REASON FOR HOPE

A Spiritual Journey

By Jane Goodall with Phillip Berman

Warner. 282 pp. $26.95

Reviewed by David Guy

I began to worry as I read Jane Goodall's new book that I, as an inveterate bookworm who seldom watches even PBS, was the only person in the world who didn't know her story. In her book, Goodall keeps running into people who do, a bellhop, a cab driver, an angry woman at a cocktail party. Even this volume is slated for a PBS special, as attested by a sticker on the cover.

A remarkable story it is. As a naive secretary in her early twenties who hadn't been to university and whose primary knowledge of Africa came from Tarzan books, Goodall was invited by an old high school friend to visit her newly acquired family farm in Kenya. Not only did Goodall instantly know she wanted to go, she knew she wanted to stay there, and eventually she found a job with the famous paleontologist and anthropologist Louis Leakey.

Leakey's interest was in primitive man, but he knew chimpanzees had something to tell him and managed to fund a project in which he sent this untutored young woman to study chimps in the wilds of Tanzania. The government insisted she be accompanied by another adult, and she chose (can you imagine a woman making this choice today?) her mother.

Goodall had a naturalist's bent for quiet observation, was willing to sit for hours just to see a chimp and for many days of such hours to see something significant. Eventually her patience was rewarded: She observed chimps devising and using simple tools, which were thought to be the exclusive province of humans. "We must now redefine man," Leakey famously remarked, "redefine tool, or accept chimpanzees as human!" This remarkable discovery enabled Goodall to be funded for much longer stays, later to attend university, and eventually to found a nonprofit agency in her name to continue observing chimps.

Reason for Hope is billed as a religious book, in which Goodall has added a spiritual message to her story as a scientist, but she has an on-again off-again history as a believer. She was raised in a Christian household and led a devout youth, when she had a terrific crush on her family pastor. Later she flirted with Theosophy, and as an adult had moments -- especially after her second husband died of cancer -- when she abandoned belief altogether.

She has also had mystical experiences. After her husband's death, for instance, she returned to the Gompe preserve, where she had done her original work with chimps, and, as an act of healing, went out to do the same kind of observation again. There, in the depths of the jungle, she had the kind of timeless moment that many people have described: "It seemed to me, as I struggled afterward to recall the experience, that self was entirely absent: I and the chimpanzees, the earth and trees and air, seemed to merge, to become one with the spirit power of life itself."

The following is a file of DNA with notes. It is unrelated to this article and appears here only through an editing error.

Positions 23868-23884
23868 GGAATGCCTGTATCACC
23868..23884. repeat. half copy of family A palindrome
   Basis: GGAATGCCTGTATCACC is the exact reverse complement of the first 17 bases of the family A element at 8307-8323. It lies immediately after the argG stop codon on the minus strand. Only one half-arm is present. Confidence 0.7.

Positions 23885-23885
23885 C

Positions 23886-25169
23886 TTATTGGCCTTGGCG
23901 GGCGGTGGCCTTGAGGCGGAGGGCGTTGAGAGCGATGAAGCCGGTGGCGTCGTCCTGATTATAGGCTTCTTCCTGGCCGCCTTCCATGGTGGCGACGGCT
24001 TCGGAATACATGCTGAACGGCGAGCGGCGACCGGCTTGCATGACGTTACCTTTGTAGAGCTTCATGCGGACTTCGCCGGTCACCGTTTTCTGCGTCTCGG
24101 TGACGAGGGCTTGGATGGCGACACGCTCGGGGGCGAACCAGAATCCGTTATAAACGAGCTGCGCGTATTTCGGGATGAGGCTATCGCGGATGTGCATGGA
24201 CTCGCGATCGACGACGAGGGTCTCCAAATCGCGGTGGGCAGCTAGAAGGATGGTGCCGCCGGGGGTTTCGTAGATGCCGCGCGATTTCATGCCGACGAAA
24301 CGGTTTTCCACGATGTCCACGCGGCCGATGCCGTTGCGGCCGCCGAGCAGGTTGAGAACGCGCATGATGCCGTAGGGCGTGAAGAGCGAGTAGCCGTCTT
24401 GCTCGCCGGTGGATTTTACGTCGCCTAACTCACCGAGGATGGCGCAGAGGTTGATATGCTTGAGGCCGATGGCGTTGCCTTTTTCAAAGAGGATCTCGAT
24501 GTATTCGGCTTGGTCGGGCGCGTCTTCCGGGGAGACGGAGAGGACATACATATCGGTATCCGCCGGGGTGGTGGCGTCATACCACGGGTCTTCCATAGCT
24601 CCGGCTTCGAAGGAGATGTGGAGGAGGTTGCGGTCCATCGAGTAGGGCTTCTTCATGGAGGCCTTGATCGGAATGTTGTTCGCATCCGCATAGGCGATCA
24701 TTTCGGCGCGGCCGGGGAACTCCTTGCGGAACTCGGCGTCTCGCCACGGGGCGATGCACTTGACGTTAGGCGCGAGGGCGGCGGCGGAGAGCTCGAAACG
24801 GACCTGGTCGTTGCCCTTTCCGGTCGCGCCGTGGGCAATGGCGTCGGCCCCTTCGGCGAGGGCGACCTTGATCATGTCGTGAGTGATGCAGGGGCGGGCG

I don't question Goodall's experiences or convictions in the least, but as a book of theological speculation Reason for Hope is disappointingly sophomoric, full of the sappy affirmations that one expects from Sunday school or at the religious bookstore (where many copies will no doubt be sold). It is especially surprising that so important a scientist could have composed this book's early chapters, which describe a Pollyanna-ish childhood the likes of which we haven't seen since Booth Tarkington, and which seem especially quaint in this age of body piercings and garish tattoos (and I'm not talking about Africa). And her poetry! I can't believe a major publisher allowed this drivel to go between covers:

I don't remember when first I heard

Them calling, with their silvery voices,

The little angels of the trees and flowers.

Yet Goodall is passionate and convincing when she talks about her work to save the environment (especially the habitat of her beloved chimpanzees), to reform medical research with live animals, and to eradicate intensive farming where animals are raised for food in inhumane and grotesque conditions. She works tirelessly for these causes, and at the end of her book briefly profiles other people doing similar work. She is all over the map in these closing chapters, but her heart is in the right place.

Seldom have I felt so schizophrenic a reaction to a book. When Goodall describes her work as a scientist and her sincere efforts to make the world a better place, I stand in awe. But when she mentions the spiritual convictions behind her work, or -- God help us all -- renders them in verse, it's enough to make me turn on the television. Except that I'd probably see her there, too.

David Guy's most recent book is "The Red Thread of Passion: Spirituality and the Paradox of Sex."